• Initialize backward_stats_.
  • Call initialize_local_used_map initializes various unused map s.
// The constructor takes a list of variables for every model replica.
// The bucket assignment for this reducer is specified as a list of
// buckets, each of which is specified as a list of indices into the
// variables list for **a single replica** (i.e. `variables[0]`).
    std::vector<std::vector<at::Tensor>> replicas, // tensor
    std::vector<std::vector<size_t>> bucket_indices, // Bucket information
    c10::intrusive_ptr<c10d::ProcessGroup> process_group,
    std::vector<std::vector<bool>> expect_sparse_gradients,
    int64_t bucket_bytes_cap,
    bool find_unused_parameters,
    bool gradient_as_bucket_view,
    std::unordered_map<size_t, std::string> paramNames)
    : replicas_(std::move(replicas)),
      param_names_(std::move(paramNames)) {

  // Check whether the module is multi_device_module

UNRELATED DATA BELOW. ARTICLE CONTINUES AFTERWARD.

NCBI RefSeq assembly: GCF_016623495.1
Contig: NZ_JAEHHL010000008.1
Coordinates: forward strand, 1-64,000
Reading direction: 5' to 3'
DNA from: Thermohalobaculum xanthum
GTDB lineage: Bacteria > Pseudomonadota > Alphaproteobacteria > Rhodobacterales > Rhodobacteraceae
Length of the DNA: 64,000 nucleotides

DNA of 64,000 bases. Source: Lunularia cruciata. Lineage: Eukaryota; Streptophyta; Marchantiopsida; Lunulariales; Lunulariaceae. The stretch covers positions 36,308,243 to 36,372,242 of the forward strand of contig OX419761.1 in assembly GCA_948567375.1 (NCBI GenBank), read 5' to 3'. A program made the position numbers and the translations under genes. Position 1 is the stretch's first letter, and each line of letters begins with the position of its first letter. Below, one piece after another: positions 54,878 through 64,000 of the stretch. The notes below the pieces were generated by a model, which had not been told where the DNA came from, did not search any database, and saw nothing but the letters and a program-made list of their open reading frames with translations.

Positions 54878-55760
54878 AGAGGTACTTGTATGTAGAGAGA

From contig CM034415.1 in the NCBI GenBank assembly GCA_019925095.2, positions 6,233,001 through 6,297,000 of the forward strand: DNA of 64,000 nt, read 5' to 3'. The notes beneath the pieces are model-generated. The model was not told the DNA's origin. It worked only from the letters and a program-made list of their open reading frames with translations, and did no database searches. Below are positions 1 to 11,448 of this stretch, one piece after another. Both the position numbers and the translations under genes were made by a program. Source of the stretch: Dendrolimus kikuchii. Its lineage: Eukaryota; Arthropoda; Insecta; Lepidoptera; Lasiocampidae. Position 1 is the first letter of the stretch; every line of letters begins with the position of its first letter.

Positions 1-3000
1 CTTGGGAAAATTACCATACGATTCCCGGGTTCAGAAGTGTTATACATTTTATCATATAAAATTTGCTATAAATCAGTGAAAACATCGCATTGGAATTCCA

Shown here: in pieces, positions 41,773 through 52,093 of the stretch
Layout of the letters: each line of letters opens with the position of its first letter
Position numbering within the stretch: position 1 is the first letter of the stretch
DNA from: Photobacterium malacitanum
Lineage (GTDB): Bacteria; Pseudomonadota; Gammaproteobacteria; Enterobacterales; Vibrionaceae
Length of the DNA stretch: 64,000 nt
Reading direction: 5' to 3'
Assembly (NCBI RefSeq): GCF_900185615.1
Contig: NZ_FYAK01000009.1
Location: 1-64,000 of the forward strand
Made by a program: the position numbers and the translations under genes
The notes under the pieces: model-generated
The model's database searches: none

// See if this module is a multi device module
    std::set<int> unique_devices;
    for (const auto& v : replicas_[0]) { // Ergodic tensor
      auto device_idx = int(v.device().index()); // Device for obtaining tensor
      if (unique_devices.find(device_idx) == unique_devices.end()) {
        unique_devices.insert(device_idx); // Insert the device into a set structure
        if (unique_devices.size() > 1) { // If there is more than one device in the set, it is multiple devices
          is_multi_device_module_ = true; 

  // If `expect_sparse_gradients` is not specified, initialize it such that
  // we do not expect sparse gradients for any parameter.
  if (expect_sparse_gradients_.empty()) {
    expect_sparse_gradients_ = std::vector<std::vector<bool>>(